Books Should Be Free
Loyal Books
Free Public Domain Audiobooks & eBook Downloads
Search by: Title, Author or Keyword

Iphigenia in Aulis (Way translation)

Book cover
By: (484 BC - 406 BC)

Iphigenia in Aulis is a gripping tragedy that explores the themes of sacrifice, duty, and betrayal. Euripides masterfully weaves a tale of a father torn between his duty to his country and his love for his daughter.

The characters are well-developed and their motivations are complex, making them both relatable and intriguing. The dialogue is sharp and impactful, drawing the reader into the emotional turmoil of the characters.

The dramatic tension steadily builds throughout the play, leading to a heartbreaking conclusion that leaves a lasting impact on the reader. Euripides' exploration of the ethical dilemmas faced by the characters is thought-provoking and relevant, making this ancient play still resonate with modern audiences.

Overall, Iphigenia in Aulis is a powerful and timeless tragedy that showcases Euripides' talent for storytelling and his profound understanding of human nature.

Book Description:
Iphigenia in Aulis (Ancient Greek: Ἰφιγένεια ἐν Αὐλίδι) is the last extant work of the playwright Euripides. Written between 408, after the Oresteia, and 406 BC, the year of Euripides' death, the play was first produced the following year in a trilogy with The Bacchae and Alcmaeon in Corinth by his son or nephew, Euripides the Younger, and won the first place at the Athenian city Dionysia. The play revolves around Agamemnon, the leader of the Greek coalition before and during the Trojan War, and his decision to sacrifice his daughter, Iphigenia, to appease the goddess Artemis and allow his troops to set sail to preserve their honour in battle against Troy. The conflict between Agamemnon and Achilles over the fate of the young woman presages a similar conflict between the two at the beginning of the Iliad. In his depiction of the experiences of the main characters, Euripides frequently uses tragic irony for dramatic effect. This verse translation is by Arthur Sanders Way, a classical scholar, translator and headmaster of Wesley College, Melbourne, Australia.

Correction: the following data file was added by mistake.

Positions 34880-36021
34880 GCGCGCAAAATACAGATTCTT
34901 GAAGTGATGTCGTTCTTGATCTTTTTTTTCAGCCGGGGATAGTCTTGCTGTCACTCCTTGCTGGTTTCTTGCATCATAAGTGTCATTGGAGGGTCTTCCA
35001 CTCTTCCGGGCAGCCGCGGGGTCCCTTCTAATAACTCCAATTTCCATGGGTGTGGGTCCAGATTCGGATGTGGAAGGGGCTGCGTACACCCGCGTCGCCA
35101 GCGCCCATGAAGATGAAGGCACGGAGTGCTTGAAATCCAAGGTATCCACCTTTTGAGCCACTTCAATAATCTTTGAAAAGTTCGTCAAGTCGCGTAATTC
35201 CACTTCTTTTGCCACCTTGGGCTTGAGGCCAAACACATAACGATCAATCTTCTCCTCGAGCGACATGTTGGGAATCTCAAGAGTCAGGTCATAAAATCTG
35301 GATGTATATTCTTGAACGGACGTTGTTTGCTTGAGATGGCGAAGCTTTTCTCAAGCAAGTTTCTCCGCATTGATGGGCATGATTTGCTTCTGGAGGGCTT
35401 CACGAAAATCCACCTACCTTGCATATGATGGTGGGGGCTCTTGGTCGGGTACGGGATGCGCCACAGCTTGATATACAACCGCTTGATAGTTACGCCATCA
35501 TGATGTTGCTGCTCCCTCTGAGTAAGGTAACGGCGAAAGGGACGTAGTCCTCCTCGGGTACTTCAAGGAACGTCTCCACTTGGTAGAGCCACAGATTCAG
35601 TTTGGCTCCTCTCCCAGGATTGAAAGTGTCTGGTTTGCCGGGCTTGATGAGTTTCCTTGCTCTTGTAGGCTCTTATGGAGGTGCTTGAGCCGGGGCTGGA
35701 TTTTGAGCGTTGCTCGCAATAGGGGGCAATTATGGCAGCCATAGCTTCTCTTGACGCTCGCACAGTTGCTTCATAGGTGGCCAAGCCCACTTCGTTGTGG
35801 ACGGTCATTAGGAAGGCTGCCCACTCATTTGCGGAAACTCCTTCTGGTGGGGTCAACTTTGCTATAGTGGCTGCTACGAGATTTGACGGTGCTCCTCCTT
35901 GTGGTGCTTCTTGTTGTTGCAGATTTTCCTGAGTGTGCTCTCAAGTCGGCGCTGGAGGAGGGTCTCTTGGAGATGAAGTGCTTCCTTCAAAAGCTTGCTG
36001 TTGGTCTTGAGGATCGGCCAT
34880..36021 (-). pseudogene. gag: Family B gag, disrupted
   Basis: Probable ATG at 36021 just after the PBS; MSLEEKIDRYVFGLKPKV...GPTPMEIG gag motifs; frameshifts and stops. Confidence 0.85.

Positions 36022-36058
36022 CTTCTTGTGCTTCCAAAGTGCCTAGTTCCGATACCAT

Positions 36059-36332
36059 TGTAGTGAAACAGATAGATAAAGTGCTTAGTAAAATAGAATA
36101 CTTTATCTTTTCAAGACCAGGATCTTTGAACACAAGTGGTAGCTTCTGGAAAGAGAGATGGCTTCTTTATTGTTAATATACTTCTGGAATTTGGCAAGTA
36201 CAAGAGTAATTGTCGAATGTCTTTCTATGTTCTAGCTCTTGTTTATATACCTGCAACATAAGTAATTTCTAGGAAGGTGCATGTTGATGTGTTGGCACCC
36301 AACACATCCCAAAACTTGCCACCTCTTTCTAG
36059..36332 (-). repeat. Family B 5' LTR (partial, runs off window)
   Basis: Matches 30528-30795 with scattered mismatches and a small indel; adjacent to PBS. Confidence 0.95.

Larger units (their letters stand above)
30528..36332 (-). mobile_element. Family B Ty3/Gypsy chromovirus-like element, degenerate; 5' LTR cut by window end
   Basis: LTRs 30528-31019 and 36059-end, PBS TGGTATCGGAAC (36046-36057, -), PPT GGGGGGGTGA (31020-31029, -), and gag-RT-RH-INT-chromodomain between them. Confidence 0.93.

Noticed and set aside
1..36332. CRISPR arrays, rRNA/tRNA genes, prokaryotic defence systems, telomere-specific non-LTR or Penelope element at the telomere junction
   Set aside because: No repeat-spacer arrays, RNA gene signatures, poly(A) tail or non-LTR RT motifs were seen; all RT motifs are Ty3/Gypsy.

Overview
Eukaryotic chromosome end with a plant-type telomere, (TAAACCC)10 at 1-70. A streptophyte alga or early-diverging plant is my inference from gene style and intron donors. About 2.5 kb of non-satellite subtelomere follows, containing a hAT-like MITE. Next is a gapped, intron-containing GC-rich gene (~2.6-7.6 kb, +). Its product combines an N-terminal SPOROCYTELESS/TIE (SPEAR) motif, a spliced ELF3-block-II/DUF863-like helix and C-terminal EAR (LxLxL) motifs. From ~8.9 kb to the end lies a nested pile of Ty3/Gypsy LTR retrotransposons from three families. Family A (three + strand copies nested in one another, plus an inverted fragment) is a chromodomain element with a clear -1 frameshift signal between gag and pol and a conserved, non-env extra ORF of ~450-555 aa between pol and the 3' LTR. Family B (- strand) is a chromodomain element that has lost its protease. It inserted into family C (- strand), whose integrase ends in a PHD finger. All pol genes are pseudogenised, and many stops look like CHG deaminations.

Stream audiobook and download chapters

Review this book

Popular Genres
More Genres
Paid Books